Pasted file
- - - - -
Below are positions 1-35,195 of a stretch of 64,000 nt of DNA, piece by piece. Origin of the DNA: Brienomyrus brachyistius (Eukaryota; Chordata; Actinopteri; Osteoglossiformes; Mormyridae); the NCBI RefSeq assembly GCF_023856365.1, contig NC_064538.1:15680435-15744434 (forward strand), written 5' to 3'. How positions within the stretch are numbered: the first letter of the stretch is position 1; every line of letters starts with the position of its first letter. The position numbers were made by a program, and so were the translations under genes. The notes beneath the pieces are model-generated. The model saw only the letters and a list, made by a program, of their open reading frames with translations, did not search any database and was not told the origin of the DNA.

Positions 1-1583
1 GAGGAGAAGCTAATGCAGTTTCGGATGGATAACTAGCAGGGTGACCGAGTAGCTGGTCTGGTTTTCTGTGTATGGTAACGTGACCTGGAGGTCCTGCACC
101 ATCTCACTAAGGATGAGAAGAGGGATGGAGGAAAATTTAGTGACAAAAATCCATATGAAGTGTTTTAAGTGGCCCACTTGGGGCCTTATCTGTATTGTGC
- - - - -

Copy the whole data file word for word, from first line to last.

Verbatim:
Below are positions 1-35,195 of a stretch of 64,000 nt of DNA, piece by piece. Origin of the DNA: Brienomyrus brachyistius (Eukaryota; Chordata; Actinopteri; Osteoglossiformes; Mormyridae); the NCBI RefSeq assembly GCF_023856365.1, contig NC_064538.1:15680435-15744434 (forward strand), written 5' to 3'. How positions within the stretch are numbered: the first letter of the stretch is position 1; every line of letters starts with the position of its first letter. The position numbers were made by a program, and so were the translations under genes. The notes beneath the pieces are model-generated. The model saw only the letters and a list, made by a program, of their open reading frames with translations, did not search any database and was not told the origin of the DNA.

Positions 1-1583
1 GAGGAGAAGCTAATGCAGTTTCGGATGGATAACTAGCAGGGTGACCGAGTAGCTGGTCTGGTTTTCTGTGTATGGTAACGTGACCTGGAGGTCCTGCACC
101 ATCTCACTAAGGATGAGAAGAGGGATGGAGGAAAATTTAGTGACAAAAATCCATATGAAGTGTTTTAAGTGGCCCACTTGGGGCCTTATCTGTATTGTGC